[VIEWPOINT]Law school delays are a breach of dutyThe opening of law schools in Korea, scheduled for March 2008, have been postponed for another year due to the delay of the related bills at the National Assembly. It is still not clear whether they can even open in 2009, because you can not tell whether the Assembly will pass the related bills this year.
As a result, universities that have invested in facilities and in recruiting professors are stamping their feet in anxiety. According to the Ministry of Education, 38 universities nationwide ― 12 national or public universities and 26 private universities ― invested 198.8 billion won ($207 million) in the construction of new buildings and other preparations by July of last year, and they plan to make an additional investment of about 170 billion won.
One private university in a local province has already spent more than 40 billion won for investment in facilities, and some private universities in Seoul have spent more than 20 billion won.
Judging from this, there must be cut throat competition among universities to run law schools. The employment of more faculty members is another big burden for them.
They have already employed many former judges and prosecutors as professors in order to meet the standards of the law school screening panel. However, as there is no guarantee that their law schools will be authorized and it is not clear whether the schools will be allowed to open their doors in the near future, the universities are suffering in silence as they pay the wages for the extra manpower.
It was last October when the bill on the establishment and management of law schools, a bill that provides the legal ground for the establishment of law schools, was submitted to the Education Committee of the National Assembly. But the passage of the bill was delayed almost for a year. What is the reason for that? If it was delayed because the lawmakers needed more time to polish the bill, to make a better educational system for training future attorneys and to minimize unfavorable side effects of the law school system, no one would criticize it.
The problem is that the sub-committee for the deliberation of bills is delaying the passage of the bill to the Legislation and Judiciary committees without even having a formal discussion.
The Grand National Party is, at least outwardly, largely responsible for the situation, because the party has been sticking to its position that it will only pass the law school bill in the committee if the ruling Uri Party agrees to rewrite the revised private school bill.
The Uri Party also cannot evade responsibility for the delay because it gave the Grand National Party an excuse to hold the other laws hostage. The Uri Party rammed the private school law through the National Assembly earlier.
The purpose of the law school system lies in normalizing law education in universities and training globally competitive attorneys. Until now, our university neighborhoods have been filled with private educational institutes designed to prepare law students for state bar examinations, as more and more students take it regardless of their major. This trend has mass produced “state bar examination wanderers.” The government effectively fanned the “state bar examination fever” by increasing the quota of successful candidates for the examination to up to 1,000.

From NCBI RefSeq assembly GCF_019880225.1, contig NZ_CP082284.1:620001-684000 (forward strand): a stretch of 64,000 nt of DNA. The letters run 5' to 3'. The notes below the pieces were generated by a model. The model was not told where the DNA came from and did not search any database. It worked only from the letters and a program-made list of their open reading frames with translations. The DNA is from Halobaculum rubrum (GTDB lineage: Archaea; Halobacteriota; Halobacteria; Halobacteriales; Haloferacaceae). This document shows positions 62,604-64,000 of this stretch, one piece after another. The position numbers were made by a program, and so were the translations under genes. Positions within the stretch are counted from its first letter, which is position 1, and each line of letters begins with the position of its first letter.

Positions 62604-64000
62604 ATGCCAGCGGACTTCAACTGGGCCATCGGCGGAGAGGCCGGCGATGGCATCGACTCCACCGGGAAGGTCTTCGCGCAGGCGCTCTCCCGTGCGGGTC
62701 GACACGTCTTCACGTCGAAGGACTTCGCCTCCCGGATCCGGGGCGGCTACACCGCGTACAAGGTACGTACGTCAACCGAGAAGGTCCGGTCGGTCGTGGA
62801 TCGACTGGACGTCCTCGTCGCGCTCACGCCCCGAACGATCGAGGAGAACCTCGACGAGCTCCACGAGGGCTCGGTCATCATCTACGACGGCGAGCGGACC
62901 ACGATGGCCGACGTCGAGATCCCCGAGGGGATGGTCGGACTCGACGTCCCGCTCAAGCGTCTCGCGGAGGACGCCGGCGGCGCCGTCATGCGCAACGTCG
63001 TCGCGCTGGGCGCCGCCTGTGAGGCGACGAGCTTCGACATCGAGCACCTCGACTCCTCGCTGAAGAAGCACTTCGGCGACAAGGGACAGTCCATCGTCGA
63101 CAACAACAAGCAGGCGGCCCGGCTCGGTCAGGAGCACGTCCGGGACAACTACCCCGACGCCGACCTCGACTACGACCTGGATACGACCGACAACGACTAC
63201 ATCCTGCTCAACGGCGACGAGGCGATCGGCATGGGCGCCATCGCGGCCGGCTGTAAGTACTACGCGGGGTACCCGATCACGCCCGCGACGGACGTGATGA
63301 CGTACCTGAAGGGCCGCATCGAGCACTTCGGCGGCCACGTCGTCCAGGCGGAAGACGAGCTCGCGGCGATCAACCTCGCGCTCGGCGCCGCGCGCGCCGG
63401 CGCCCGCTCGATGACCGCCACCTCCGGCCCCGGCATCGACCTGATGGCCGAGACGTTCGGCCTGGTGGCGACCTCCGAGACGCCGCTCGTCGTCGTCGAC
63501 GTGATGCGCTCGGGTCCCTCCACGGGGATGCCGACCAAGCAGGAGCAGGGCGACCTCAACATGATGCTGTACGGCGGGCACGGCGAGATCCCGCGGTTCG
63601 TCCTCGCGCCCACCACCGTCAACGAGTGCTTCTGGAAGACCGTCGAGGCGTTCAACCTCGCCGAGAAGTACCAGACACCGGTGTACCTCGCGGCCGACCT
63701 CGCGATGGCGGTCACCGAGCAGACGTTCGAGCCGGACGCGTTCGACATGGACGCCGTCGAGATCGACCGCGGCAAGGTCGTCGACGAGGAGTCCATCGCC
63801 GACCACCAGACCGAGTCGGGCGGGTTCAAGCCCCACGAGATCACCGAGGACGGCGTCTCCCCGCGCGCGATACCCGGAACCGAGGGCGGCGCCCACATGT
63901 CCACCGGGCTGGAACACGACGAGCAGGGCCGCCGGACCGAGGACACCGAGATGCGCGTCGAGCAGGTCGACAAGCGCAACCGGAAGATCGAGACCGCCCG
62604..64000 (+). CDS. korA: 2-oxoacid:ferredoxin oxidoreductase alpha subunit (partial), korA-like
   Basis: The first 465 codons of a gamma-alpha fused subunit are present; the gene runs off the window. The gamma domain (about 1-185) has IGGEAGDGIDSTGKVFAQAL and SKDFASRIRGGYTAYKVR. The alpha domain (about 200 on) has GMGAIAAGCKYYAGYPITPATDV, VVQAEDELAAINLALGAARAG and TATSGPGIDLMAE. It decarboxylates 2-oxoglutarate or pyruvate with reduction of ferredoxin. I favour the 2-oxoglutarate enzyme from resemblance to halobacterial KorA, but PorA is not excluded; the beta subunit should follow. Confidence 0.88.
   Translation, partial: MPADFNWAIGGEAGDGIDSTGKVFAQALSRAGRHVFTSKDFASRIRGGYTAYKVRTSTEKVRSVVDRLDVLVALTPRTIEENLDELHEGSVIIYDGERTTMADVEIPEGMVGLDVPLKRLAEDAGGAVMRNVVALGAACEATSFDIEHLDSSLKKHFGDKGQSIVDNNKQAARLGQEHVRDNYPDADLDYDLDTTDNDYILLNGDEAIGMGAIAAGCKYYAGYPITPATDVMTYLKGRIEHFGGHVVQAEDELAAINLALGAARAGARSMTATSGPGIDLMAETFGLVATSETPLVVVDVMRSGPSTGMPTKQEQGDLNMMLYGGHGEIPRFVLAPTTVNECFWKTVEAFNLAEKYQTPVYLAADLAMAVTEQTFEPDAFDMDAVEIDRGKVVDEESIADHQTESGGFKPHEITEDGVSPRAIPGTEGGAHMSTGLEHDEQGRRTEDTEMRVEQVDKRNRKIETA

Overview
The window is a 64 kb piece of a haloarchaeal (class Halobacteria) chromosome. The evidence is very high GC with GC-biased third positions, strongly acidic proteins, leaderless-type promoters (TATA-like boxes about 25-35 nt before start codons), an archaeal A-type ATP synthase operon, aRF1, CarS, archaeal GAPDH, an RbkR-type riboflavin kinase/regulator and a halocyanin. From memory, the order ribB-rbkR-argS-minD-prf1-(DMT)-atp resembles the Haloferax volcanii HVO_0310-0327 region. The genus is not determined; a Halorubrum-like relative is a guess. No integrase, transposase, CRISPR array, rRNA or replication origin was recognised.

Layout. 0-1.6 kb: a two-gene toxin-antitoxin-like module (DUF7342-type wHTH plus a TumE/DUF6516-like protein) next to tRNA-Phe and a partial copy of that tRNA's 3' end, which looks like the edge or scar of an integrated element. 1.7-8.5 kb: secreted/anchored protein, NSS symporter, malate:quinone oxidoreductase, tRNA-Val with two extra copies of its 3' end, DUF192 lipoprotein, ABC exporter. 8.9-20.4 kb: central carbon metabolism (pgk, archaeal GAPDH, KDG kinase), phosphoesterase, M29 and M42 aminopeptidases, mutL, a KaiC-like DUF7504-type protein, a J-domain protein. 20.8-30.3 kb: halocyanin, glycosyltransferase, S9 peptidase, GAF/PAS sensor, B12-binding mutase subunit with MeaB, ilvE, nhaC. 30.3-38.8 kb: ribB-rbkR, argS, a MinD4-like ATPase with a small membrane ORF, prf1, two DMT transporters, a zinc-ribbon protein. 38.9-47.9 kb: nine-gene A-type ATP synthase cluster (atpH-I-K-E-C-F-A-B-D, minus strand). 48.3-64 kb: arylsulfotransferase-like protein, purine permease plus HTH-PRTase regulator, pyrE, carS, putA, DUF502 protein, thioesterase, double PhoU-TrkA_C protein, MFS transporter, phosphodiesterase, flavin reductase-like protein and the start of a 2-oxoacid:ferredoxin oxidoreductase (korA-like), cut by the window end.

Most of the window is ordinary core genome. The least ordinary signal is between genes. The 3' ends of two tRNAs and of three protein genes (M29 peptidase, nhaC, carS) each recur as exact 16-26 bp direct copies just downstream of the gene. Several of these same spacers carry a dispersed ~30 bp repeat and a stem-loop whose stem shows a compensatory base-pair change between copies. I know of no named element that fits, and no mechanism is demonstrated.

The reality of law education in Japan, which started a law school system in 2004, was not greatly different from Korea. It was so poor that the leaders of economic organizations called the Japanese judiciary “a 20 percent judiciary” in the beginning of the 1990s. That means that although 80 percent of the legal conflicts take place outside the courtroom, including the international arena, the Japanese judiciary was of no use for them. It is useful only for the remaining 20 percent of litigation cases that take place in the courtroom.
It was basically a reproach that Japanese attorneys were not internationally competitive. Due to demands from the economic community, the discussion of the introduction of a law school system started in Japan and the schools opened their doors in April 2004.
The opening of Korea’s legal market is inevitable. The United States is bound to make stronger demands for that to happen as it negotiates a free trade agreement with Korea. After the opening of the legal market in Germany in the 1990s, the powerful influence of the U.S. and British law firms was confirmed.
Just a few years after the market opened, nine out of the top 10 German law firms either merged with U.S. or British law firms or collapsed. A situation could come about where Korean attorneys have to give 80 percent of their legal cases to foreign law firms or lawyers, and are forced to struggle among themselves just over the remaining 20 percent. In order to avoid such a situation, we have to hurry to train competitive attorneys of our own.
It is nothing but a breach of duty that the National Assembly delays the passage of important bills related to the education system. Who will compensate the universities for pouring a lot of money into the introduction of law schools? The National Assembly should not stand in the way of the opening of law schools, but think sincerely about a plan to enhance the competitiveness of Korean attorneys.
* The writer is a senior editorial writer of the JoongAng Ilbo.
by Shin Sung-ho